Might Martin Shkreli Be “Catching”… A New Criminal Case?

UPDATED @ Noon — 08.18.2020: The able counsel for the FTC just offered this — a few moments ago: “…I write on behalf of Plaintiffs to notify Your Honor that we intend to respond to Defendant Martin Shkreli’s opposition (ECF 227) to our letter motion (ECF 224) seeking a Court ruling that his monitored and recorded prison communications are not privileged. In his opposition, Mr. Shkreli failed to explain the basis for his privilege claims over these communications and instead raised other issues and grievances, including that the Privacy Act might bar our collection of these communications from the Federal Bureau of Prisons — a position he has never raised with us. We intend to respond by tomorrow, August 19, and respectfully request that the Court take no action until we have an opportunity to submit our response….” [End, update.]

[Backgrounder, here.] I still think Martin loses, here — but his argument may be just a little closer than I initially surmised, given the below. [And all of that is assuming this was and is always / remains… a purely civil matter.] It is fascinating, though that because of the likely very fertile evidence trove this represents, as to Vyera / Phoenixus — it is the very-able (higher priced) Duane Morris lawyers handling this, rather than Martin’s own lower priced small law firm.

In many ways, the company / entity defendants probably either “live or die” here, depending on whether the FTC has access to all of Martin’s emails, from jail, to prove its case — as affirmative evidence. He is well-known to be quite… cavalier in his writing, and given that the WSJ has reported his running of Vyera / Phoenixus from FCI Ft. Dix, by cellie — losing on this, could well mean losing the whole case, for the company defendants.

There are lots of other documents here filed, tonight — and I will address them tomorrow.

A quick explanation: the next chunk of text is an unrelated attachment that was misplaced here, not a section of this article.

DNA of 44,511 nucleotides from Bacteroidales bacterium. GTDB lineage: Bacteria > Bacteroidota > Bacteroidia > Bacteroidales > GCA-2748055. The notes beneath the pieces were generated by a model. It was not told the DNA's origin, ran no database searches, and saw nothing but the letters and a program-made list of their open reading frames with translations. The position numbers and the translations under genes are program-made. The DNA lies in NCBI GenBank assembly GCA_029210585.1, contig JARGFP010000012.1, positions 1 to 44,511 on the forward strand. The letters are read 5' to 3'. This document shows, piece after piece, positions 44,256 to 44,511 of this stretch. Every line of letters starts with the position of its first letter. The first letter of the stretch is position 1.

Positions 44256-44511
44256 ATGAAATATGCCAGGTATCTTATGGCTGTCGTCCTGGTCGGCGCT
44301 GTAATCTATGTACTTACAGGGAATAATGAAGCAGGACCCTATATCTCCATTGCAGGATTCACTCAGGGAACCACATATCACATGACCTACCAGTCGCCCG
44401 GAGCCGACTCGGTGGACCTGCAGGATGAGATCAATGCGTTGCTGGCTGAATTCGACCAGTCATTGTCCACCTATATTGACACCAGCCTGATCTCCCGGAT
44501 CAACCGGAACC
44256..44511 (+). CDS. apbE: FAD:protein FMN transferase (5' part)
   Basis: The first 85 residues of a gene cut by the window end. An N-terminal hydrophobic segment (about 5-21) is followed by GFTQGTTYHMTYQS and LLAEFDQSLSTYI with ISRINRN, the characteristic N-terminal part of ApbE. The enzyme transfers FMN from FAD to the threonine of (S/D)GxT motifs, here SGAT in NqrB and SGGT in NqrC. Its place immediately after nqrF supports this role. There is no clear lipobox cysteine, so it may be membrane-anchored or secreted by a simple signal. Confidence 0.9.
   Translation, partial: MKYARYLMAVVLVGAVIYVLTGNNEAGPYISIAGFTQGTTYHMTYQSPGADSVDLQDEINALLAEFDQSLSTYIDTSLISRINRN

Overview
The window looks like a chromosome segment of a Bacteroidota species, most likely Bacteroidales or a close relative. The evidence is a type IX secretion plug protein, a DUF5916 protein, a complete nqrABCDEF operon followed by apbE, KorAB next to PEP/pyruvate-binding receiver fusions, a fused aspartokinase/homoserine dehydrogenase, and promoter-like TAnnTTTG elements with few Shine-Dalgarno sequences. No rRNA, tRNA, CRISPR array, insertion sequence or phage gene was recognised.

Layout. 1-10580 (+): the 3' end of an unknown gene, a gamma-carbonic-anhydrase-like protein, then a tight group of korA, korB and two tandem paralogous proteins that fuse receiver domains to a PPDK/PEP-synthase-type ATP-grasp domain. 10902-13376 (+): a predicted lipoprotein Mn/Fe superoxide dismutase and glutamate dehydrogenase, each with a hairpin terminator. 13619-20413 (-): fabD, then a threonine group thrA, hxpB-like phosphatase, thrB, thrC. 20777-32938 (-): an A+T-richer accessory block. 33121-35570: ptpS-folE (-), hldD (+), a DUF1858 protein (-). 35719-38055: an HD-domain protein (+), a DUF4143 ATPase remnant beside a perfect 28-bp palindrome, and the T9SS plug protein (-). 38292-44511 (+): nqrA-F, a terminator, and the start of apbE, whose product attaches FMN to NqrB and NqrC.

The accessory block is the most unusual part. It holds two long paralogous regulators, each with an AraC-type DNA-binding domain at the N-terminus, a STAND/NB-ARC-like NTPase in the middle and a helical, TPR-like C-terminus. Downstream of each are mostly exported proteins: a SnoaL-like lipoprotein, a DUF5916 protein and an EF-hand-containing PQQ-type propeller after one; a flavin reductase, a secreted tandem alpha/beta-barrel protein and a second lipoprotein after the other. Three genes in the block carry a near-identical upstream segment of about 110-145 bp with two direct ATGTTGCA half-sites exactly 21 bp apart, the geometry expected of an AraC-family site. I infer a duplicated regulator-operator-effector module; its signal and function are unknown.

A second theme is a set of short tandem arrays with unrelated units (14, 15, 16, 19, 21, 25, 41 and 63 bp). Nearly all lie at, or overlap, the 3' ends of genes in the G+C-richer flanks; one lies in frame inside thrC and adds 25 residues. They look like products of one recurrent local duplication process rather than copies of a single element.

For now, I’ll simply say that while it would seem slightly unusual… that another agency might automatically be granted such access, in a purely civil matter (in view of the Privacy Act concerns below) — to Mr. Shkreli’s BoP-read and reviewed communiques… if the FTC was looking at bringing any sort of a criminal antitrust case, the sharing would be in my opinion — by the book, 100 per cent allowed.

And it may yet turn out that the FTC was — or even… is — looking at a criminal charge, to ultimately be referred… to DoJ. We shall see. [But such a development would be extremely newsworthy, and unfortunate — for Martin’s chances of any release by late 2024.]

In any event, here is that main letter — and a bit:

“…On behalf of Martin Shkreli, I write in response to the letter submitted by the FTC on August 12 (ECF 224). The FTC portrays the parties’ dispute as relating solely to whether Mr. Shkreli’s communications with his attorneys are privileged. But from the outset of the dispute, we have raised as a threshold issue whether the BOP’s disclosure to the FTC of apparently all of Mr. Shkreli’s TRULINCS emails—over 20,000 pages of his communications from prison with his attorneys, family members and friends over several years—and their production by the FTC in this litigation is appropriate. Despite our repeated efforts to engage with the FTC on this issue, the agency has engaged only on the attorney-client communications — an undoubtedly important part, but not the only part, of the parties’ dispute. The FTC’s letter to the Court short-circuited our attempt to discover the facts surrounding the FTC’s collection of these emails, both prior to and after the filing of its complaint in this case (including its ongoing collection of such emails), and its production of the emails in this litigation. We are concerned that the FTC’s collections may violate the Privacy Act (and therefore the FTC may not be entitled to any of the documents, including the attorney-client communications), and that the post-complaint collections may violate FRCP Rules 26 and 45. For this reason, Mr. Shkreli asks the Court to decline to rule on the FTC’s request at this time and allow him to continue to investigate this threshold issue….”

As I say — I’ll get back to this mañana — but now I must sleep… many miles (figuratively) yet to traverse, tomorrow in my own court cases — on pro bono asylum matters.

Out, grinning….

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